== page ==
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This is the story of NUKEM

From manufacturer of fuel elements to specialist in decommissioning and dismantling


Founding of NUKEM
NUKEM has established itself as a global market leader for MTR fuel elements
General contractor application for the Wackersdorf Reprocessing Plant in a consortium with KWU and KAH
Orders for waste processing centres for the Bohunice, Balakovo and Khmelnytsky nuclear power plants
Foundations laid for a waste treatment centre in Chernobyl
First container stored in the Ignalina interim warehouse
NUKEM celebrates the company's 60th anniversary

When NUKEM was founded in 1960, it had a clearly defined and ambitious goal: developing and manufacturing nuclear fuel elements. At the time, the peaceful use of nuclear energy in Germany had yet to make the transition from research to industrial and economic use. It was in Kahl, Bavaria, that the first commercial nuclear power plant was connected to the gird. The boiling water reactor provided electricity for around 20,000 households. The German Federal Government's support measures were used to develop a comprehensive understanding of the field of manufacturing nuclear fuel elements. The variety of reactor concepts, as well as their various fuel elements, which were initially pursued in Germany allowed NUKEM to build up a large body of knowledge.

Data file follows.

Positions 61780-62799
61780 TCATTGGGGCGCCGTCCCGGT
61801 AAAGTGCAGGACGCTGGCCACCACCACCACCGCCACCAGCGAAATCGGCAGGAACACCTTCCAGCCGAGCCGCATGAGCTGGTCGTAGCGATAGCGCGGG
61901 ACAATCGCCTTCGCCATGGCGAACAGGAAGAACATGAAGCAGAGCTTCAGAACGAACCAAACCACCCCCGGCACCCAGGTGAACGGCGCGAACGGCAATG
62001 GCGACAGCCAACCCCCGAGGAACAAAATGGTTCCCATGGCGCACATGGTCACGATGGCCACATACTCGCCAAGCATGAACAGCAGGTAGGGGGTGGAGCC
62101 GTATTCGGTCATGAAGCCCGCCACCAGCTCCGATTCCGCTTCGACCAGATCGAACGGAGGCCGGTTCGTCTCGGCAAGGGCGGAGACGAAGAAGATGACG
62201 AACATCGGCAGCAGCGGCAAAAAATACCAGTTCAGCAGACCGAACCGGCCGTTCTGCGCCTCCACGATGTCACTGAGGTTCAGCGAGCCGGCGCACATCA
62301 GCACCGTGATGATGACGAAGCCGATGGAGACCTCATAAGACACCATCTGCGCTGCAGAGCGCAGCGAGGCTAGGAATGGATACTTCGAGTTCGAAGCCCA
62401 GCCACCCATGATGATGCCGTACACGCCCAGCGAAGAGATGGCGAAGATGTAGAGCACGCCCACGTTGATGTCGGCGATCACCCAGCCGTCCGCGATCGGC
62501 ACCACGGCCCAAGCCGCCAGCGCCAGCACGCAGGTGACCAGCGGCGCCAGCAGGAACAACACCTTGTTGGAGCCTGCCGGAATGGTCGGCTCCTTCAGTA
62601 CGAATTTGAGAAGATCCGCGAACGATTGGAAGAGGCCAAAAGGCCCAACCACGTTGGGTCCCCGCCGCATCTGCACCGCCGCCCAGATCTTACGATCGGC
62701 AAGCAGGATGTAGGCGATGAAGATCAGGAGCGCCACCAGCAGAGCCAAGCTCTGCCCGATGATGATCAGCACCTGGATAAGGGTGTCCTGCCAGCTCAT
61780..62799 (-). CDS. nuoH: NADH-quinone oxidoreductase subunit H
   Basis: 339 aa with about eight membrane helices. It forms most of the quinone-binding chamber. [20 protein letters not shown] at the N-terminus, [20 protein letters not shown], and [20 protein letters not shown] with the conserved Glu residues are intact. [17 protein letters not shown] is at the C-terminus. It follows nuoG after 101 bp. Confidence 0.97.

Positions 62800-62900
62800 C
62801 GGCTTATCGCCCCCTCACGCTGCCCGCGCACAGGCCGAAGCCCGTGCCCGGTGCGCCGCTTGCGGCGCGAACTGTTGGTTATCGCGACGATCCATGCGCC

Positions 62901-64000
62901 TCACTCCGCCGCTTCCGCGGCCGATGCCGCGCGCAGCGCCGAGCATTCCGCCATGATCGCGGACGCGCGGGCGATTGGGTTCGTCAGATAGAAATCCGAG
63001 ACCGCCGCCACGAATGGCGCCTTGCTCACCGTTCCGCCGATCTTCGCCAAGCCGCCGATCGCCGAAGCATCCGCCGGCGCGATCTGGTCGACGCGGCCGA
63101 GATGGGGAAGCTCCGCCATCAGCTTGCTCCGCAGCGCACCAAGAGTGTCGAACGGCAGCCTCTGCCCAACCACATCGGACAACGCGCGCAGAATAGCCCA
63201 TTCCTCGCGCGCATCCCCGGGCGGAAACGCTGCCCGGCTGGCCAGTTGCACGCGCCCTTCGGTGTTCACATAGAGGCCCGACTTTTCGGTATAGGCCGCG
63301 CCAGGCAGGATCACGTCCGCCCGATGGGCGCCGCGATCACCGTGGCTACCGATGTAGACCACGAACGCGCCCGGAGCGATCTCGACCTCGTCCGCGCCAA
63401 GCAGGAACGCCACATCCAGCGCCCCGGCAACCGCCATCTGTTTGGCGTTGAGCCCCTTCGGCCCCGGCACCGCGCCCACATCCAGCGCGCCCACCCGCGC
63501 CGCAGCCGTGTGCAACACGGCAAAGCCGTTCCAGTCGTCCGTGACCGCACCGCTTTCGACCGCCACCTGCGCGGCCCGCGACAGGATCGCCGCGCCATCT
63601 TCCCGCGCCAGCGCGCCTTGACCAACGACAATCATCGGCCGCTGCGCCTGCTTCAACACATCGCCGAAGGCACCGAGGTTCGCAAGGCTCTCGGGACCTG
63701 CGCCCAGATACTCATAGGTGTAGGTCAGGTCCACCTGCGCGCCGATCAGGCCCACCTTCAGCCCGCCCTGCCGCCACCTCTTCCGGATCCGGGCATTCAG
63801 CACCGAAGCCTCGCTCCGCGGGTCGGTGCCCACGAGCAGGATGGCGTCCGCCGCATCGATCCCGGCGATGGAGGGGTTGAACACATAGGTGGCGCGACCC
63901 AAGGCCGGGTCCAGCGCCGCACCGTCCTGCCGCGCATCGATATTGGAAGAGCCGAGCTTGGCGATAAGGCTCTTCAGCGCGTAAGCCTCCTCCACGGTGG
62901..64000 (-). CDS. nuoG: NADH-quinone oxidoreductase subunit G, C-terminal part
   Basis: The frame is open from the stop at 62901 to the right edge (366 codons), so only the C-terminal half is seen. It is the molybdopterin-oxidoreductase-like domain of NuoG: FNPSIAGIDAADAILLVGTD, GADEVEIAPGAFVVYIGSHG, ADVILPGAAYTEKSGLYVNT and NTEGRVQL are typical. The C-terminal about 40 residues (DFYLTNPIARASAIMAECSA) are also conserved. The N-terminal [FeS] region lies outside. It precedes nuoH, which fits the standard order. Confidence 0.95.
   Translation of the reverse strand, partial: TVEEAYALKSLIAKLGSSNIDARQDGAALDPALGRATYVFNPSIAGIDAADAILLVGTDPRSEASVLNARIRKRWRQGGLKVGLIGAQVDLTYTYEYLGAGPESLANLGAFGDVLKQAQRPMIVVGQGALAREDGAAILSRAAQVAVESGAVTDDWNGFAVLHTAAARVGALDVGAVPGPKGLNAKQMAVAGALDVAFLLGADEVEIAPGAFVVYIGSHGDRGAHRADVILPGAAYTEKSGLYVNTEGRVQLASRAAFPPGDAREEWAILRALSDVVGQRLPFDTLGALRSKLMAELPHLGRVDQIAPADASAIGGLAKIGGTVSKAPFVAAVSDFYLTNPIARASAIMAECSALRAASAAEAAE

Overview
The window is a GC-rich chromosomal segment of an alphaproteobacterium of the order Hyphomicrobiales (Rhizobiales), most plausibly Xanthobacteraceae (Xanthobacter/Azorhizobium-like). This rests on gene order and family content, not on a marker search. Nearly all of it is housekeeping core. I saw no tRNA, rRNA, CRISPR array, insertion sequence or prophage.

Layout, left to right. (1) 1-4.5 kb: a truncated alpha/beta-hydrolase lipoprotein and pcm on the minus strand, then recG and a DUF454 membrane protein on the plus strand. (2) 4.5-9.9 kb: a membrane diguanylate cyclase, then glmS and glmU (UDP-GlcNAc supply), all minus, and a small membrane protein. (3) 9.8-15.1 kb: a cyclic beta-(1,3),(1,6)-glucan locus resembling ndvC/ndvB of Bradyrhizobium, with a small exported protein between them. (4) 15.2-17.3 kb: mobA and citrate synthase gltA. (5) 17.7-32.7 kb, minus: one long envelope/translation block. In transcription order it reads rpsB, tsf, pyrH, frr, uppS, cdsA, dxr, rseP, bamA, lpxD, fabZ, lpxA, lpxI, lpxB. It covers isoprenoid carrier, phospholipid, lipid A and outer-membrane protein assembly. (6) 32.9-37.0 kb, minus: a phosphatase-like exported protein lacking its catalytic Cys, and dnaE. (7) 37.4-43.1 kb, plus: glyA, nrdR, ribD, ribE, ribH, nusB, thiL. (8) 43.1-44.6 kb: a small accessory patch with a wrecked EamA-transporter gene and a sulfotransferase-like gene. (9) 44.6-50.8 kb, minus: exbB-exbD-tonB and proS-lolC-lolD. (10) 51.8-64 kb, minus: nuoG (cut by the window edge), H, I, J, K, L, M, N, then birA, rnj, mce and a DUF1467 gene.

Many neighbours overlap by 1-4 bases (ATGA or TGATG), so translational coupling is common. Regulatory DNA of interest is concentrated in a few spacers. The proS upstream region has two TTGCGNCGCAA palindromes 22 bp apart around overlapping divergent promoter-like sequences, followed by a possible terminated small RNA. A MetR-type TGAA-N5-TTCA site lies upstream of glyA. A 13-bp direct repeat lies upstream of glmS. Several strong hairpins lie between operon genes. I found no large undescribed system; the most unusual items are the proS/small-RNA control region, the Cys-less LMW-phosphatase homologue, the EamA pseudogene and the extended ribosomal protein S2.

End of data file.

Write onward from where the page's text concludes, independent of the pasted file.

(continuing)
NUKEM found particular success and recognition on the international stage in the field of developing and manufacturing fuel elements for research reactors. Despite its great successes on the market, shareholders were convinced that NUKEM would not be able to persist in the face of competition as a system-independent manufacturer of fuel elements over the long term. This led to the creation of joint companies with German reactor manufacturers in May 1969. As a result of transferring its work sector of fuel and fuel elements to light water nuclear power plants, NUKEM lost almost the entire work sector for which it had been founded nine years before, namely manufacturing fuel elements for power reactors - with the exception of fuel elements for high-power reactors.


NUKEM’s reaction to this reduction of its core business was an intensified commitment to the other fields of the nuclear fuel cycle, such as supplying uranium, enrichment, reprocessing, transport, waste management and even nuclear engineering and nuclear plant construction.


Starting in the middle of the 1960s, the operation of the first nuclear power plants resulted in the development of a fuel cycle industry in Germany as well. For all the important activities except for uranium mining, NUKEM either seized the initiative itself or became involved with appropriate companies at an early stage. One area of focus was fuel procurement, with NUKEM later becoming the largest independent uranium trading company in the world.